FILE - In this April 5, 1983, file photo, North Carolina State coach Jim Valvano embraces sophomore forward Lorenzo Charles moments after Charles had dunked a shot to give North Carolina State the win over Houston in the national championship game at the Final Four of the NCAA college basketball tournament in Albuquerque, N.M. (AP Photo/Leonard Ignelzi, File)
(AP Photo/Leonard Ignelzi, File)
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The N.C. State men’s basketball team never got invited to the White House after they won the 1983 National Title.

It wasn’t a tradition in those days. They spoke with President Ronald Reagan, but they did so from the confines of a television studio in Raleigh. It’s commonplace now to see title winners from all sports making their way to the Oval Office to shake hands with our nation’s leader, but back then, the funding and invitation weren’t always available.

And that never say right with the guys on that team. Since Lorenzo Charles, whose memorable dunk was the title-winning bucket, passed away in 2011, that team has had a reunion every spring, and the topic of going to the White House to celebrate the win always came up. That inspired Thurl Bailey, who was the No. 7 pick of the 1983 NBA Draft, and his friend, Utah Senator Orrin Hatch, to write letters to President Obama requesting that the ’83 iteration of the Wolfpack get their White House visit.

“As definitive as a National Championship sounds, as an athlete there always seems to be unfinished business,” Bailey told N.C. State’s website. “You’re always looking for the next challenge, the next opportunity. This was it for me.  If I could get this done, it would be yet another story for me and the other members of that team to be able to pass along to our kids, grandkids and generations after that.”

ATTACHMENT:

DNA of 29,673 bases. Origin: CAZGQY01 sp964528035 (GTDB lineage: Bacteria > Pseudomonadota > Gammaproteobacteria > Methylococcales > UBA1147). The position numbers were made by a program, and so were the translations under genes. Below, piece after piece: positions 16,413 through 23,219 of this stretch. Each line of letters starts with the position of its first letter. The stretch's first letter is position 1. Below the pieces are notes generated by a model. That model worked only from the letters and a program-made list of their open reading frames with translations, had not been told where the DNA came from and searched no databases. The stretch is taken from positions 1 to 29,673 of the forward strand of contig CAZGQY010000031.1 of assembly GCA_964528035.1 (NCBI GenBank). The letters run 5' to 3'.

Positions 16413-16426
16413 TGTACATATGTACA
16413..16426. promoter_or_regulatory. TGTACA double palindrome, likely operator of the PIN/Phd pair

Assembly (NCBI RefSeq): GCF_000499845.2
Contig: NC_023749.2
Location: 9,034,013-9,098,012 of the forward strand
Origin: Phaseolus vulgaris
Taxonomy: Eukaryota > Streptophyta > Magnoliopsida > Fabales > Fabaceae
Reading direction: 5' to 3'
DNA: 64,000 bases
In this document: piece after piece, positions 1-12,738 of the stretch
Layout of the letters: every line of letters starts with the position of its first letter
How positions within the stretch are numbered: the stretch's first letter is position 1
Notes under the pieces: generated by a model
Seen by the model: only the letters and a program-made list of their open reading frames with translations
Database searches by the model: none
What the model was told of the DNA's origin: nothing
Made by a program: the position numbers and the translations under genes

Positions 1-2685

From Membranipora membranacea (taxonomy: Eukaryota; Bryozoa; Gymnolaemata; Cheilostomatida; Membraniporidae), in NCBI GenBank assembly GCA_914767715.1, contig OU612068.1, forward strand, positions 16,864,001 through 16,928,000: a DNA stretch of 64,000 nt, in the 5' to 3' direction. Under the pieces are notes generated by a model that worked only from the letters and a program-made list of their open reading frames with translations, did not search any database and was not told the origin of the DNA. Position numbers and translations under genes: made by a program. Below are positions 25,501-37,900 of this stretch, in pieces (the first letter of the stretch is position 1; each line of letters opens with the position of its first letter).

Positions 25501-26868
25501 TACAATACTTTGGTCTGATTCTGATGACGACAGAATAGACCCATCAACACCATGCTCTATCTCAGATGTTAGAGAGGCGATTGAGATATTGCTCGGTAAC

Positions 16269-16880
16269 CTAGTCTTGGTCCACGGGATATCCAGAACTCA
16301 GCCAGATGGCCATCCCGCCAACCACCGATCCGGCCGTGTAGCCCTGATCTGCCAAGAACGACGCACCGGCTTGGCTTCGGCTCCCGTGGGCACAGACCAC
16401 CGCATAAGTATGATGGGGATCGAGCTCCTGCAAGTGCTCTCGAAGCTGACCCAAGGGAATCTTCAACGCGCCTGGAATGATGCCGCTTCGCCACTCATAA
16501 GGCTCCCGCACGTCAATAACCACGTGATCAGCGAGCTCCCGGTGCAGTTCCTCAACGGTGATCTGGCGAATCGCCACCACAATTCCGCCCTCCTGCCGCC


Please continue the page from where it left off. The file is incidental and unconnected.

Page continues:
Bailey’s efforts proved successful.

On Thursday, N.C. State announced that President Obama had not only received the letters, but he has issued a May 9th invitation for that 1983 team to visit him in Washington, D.C., meaning that Bailey, Dereck Whittenburg and the rest of that 1983 title-winning team will finally get to meet the Commander-in-Chief.

“The joy and the euphoria of winning a national title against all odds, as well as the pain and devastation of losing members of that family, are important parts of who I am,” Bailey said. “Contacting President Obama was one piece of our incredible journey that had eluded us for far too long.”

Los Angeles to host new college basketball doubleheader

Arizona coach Sean Miller reacts to a foul call during the first half of Arizona's NCAA college basketball game against UCLA, Friday, Feb 12, 2016, in Tucson, Ariz. (AP Photo/Rick Scuteri)
(AP Photo/Rick Scuteri)
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LOS ANGELES (AP) A new men’s basketball doubleheader will be played in Los Angeles featuring Arizona, BYU, Gonzaga and Southern California.

The Naismith Basketball Hall of Fame on Wednesday announced the one-day event, to be played at Staples Center on Dec. 3.

The Wildcats will play the Zags and the Cougars will face the Trojans.

Tickets will go on sale May 4. Game times and television broadcast information will be announced later.

Purdue-Arizona State and Florida-Duke in Jimmy V Classic

Duke coach Mike Krzyzewski gestures during the first half of the team's NCAA college basketball game against Florida State in Durham, N.C., Thursday, Feb. 25, 2016. (AP Photo/Ben McKeown)